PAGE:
There has been a sharp increase in the occurrence of multiple sclerosis (MS) among women over time, but rates among men appear to have remained stable.
Data from a voluntary MS registry shows that while in 1940, twice as many women as men in the U.S. had multiple sclerosis, by 2000, four out of five cases were occurring among women, University of Alabama professor of biostatistics Gary Cutter says.
That represents an increase in the ratio of women to men of nearly 50 per cent per decade, and it mirrors recent findings from other countries with more comprehensive MS registries, including Canada, Norway, and Denmark.
An unpredictable disease of the central nervous system, multiple sclerosis (MS) can range from relatively benign to somewhat disabling to devastating, as communication between the brain and other parts of the body is disrupted.
Multiple sclerosis is widely believed to be an autoimmune disease, a condition in which the immune system attacks components of the body as if they're foreign.
In multiple sclerosis, the body mistakenly directs antibodies and white blood cells against proteins in the myelin sheath, a fatty substance that insulates nerve fibers in your brain and spinal cord. This results in inflammation and injury to the sheath and ultimately to the nerves that it surrounds. The result may be multiple areas of scarring (sclerosis). Eventually, this damage can slow or block the nerve signals that control muscle coordination, strength, sensation and vision.
Multiple sclerosis affects an estimated 300,000 people in the United States and probably more than 1 million people around the world — including twice as many women as men. Most people experience their first signs or symptoms between ages 20 and 40.
It is not clear why the disease rates seem to be increasing only among women, but the observation could help researchers searching for the cause or causes of the disease, Cutter says.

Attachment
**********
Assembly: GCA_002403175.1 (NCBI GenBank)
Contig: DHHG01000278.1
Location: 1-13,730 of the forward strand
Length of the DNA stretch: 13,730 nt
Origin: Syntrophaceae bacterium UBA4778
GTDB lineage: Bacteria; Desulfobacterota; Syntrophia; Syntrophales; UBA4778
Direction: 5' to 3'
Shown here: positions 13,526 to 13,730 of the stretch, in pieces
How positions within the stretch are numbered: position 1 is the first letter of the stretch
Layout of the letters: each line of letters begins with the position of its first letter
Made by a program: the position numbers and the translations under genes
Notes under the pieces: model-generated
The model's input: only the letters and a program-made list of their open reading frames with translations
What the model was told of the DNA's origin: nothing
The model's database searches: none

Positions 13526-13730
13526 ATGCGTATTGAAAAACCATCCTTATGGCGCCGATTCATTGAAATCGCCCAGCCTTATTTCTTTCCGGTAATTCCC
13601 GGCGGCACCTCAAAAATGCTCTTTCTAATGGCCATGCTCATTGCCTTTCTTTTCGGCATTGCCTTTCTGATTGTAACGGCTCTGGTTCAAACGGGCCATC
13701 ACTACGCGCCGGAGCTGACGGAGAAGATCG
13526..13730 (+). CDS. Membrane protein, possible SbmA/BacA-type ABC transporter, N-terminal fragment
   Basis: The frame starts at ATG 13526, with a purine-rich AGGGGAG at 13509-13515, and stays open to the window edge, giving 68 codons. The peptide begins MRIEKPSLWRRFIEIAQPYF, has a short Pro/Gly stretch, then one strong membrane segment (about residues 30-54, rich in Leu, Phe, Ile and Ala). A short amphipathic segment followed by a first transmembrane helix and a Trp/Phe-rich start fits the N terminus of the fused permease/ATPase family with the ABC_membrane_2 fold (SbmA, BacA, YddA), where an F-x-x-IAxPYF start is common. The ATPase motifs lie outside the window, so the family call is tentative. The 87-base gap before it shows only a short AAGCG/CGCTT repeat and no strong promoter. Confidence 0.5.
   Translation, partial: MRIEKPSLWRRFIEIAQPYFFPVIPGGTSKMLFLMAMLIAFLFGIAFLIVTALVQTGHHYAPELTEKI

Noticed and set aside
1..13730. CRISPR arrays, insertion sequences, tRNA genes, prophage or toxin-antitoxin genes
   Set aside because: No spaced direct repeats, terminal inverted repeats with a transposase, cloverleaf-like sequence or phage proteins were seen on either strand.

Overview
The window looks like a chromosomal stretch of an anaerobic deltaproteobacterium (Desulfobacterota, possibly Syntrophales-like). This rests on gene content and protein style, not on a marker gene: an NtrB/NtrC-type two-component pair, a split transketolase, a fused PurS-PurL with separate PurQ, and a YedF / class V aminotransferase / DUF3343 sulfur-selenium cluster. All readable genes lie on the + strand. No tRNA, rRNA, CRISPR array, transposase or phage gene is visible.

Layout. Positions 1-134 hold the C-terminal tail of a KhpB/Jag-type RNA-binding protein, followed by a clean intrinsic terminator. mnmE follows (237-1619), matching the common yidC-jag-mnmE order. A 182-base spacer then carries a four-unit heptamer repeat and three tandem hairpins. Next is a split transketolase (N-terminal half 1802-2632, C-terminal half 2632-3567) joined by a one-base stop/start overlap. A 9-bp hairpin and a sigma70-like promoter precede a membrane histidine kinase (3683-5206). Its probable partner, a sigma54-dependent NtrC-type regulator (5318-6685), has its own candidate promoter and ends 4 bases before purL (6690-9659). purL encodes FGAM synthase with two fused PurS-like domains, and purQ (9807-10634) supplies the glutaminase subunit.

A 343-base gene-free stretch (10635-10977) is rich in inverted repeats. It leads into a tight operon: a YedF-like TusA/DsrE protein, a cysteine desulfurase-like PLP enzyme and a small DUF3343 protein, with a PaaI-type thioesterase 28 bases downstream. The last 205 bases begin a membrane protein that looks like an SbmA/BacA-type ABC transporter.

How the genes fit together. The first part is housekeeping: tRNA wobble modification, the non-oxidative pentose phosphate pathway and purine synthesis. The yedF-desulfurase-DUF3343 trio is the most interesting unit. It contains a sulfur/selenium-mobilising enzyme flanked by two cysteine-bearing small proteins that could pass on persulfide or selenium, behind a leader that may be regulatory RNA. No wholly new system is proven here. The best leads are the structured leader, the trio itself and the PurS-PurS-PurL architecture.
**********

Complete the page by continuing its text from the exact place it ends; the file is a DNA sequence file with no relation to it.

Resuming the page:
Some believe that environmental or viral influences early in life trigger the disease in people who are genetically predisposed toward getting it. Though there are many theories about what these triggers are, there is no proof that any of them cause multiple sclerosis.
"We have to ask ourselves, 'What has been going on over the last 50 years or so that would affect women more than men?'" Cutter says.
During that time, obesity and smoking rates have increased among women, the oral contraceptive was introduced, and there has been a trend toward earlier menstruation and later childbirth.
These factors influence levels of the sex hormones, and there is some evidence that sex hormones play a role in MS by suppressing the immune system.
Most women with MS have fewer symptoms of the disease during pregnancy. After delivery, symptoms often return.
The sex hormone connection is just one avenue that needs to be explored, Cutter says.
"We also need to ask the general questions about what women do differently than men, such as use of hair dye and use of cosmetics that may block vitamin D absorption," he says in a news release. "At this point we are just speculating on avenues of research that could be pursued."
MS rates are highest among people living farthest from the equator, leading to speculation that vitamin D deficiency due to low sun exposure contributes to the disease.
Gary Birnbaum, director of the Multiple Sclerosis Treatment and Research Center at the Minneapolis Clinic of Neurology in Golden Valley, feels that there probably isn't any single "smoking gun" that can explain all cases of MS.
"If it were that simple we probably would have been able to figure it out by now," he says. "MS may not be a single disease. It may be a syndrome. The pathway may actually be very different for different people."